Inside No. 9: Zanzibar. Television Review.

Liverpool Sound and Vision Rating * * * * *

Cast: Jaygann Ayeh, Reece Shearsmith, Rory Kinnear, Bill Paterson, Marcia Warren, Steve Pemberton, Hattie Morahan, Helen Monks, Tanya Franks, Kevin Eldon.

It is almost impossible to get anything 100 percent right in a half hour comedy, it needs so much to go according to plan, to hit every note possible and still have the conductor enough room to prise out just a little more from the lead and the passionate soprano on the edge of the stage.

Comedy is one thing but in the realm of farce, the song has got to be even more acute, too much labour and the whole structure can fall apart quicker a hastily built wall in a hurricane; add in the wit of Reece Shearsmith and Steve Pemberton and the 90 degree turn they are able to bring to a story. It possible to believe that this particular episode of Inside No.9, Zanzibar, is arguably the strongest, most deliberately poised and achingly funny that the pair have offered yet.

The 90 degree turn that both Mr. Pemberton and Shearsmith delight in offering, is in this case the whole episode of Zanzibar being spoken in rhyming couplets, a clever skill to which Moliere himself would have been chuffed to dismantle in the finest misanthropic pursuit. A complex and demanding dedication at the best of times but in true Inside No. 9 fashion, one that was carried off with strictness of tone but beautifully delivered in spirit; this was the bard in the 21st Century, more Comedy of Errors, more Hamlet, a Twelfth Night appeal before the decorations come down.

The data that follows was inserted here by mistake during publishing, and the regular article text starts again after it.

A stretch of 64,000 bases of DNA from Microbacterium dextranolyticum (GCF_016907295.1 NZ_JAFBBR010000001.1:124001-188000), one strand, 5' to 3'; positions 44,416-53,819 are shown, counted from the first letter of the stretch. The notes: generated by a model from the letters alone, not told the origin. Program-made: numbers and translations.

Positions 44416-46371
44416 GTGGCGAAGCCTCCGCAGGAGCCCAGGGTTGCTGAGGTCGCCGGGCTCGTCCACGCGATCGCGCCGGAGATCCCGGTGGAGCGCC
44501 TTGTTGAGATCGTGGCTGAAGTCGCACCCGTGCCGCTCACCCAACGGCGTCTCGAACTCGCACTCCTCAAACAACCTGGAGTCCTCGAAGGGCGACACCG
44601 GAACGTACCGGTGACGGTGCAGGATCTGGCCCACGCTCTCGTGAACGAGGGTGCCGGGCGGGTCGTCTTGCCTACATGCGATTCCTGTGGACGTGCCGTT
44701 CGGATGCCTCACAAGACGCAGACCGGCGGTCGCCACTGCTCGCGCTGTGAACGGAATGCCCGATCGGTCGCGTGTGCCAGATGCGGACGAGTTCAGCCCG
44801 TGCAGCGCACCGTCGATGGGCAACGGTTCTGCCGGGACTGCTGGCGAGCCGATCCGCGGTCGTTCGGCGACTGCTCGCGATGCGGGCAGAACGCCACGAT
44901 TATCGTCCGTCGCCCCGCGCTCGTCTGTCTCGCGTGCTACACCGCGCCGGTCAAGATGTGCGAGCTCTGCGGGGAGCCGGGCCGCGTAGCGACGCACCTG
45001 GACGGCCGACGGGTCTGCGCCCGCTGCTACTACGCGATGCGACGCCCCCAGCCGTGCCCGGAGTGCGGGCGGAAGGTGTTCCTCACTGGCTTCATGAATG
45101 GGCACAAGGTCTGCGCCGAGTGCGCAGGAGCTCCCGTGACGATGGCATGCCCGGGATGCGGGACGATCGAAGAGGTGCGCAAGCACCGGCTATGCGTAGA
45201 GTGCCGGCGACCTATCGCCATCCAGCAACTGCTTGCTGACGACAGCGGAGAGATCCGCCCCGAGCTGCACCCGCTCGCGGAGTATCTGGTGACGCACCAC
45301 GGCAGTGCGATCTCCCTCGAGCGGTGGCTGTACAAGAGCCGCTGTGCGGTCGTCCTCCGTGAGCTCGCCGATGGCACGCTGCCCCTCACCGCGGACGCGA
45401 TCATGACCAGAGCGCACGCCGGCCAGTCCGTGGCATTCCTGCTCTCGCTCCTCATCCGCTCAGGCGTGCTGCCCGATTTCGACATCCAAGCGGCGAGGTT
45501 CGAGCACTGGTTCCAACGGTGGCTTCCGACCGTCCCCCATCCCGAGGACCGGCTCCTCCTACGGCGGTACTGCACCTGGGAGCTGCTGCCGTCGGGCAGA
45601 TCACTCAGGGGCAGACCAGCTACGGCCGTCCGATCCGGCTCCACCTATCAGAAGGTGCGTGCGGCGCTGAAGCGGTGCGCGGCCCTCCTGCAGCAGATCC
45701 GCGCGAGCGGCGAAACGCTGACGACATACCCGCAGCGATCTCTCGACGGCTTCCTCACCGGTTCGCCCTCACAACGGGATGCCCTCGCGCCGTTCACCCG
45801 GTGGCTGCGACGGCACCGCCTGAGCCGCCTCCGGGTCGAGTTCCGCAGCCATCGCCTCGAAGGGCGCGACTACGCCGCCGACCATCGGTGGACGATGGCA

With the quality of cast provided for this particular episode, including the great Marcia Warren, Hattie Morahan, Helen Monks and the terrific Rory Kinnear as the separated twins Gus and Prince Rico, Zanzibar is an impressive and powerful tale of mistaken identity, of genius farce and a high point in the show’s history.

In an age where farce is often only to be found in the theatre or taking seats in Parliament, Zanzibar is the place to go to find it in its purest, most brilliant form.

Ian D. Hall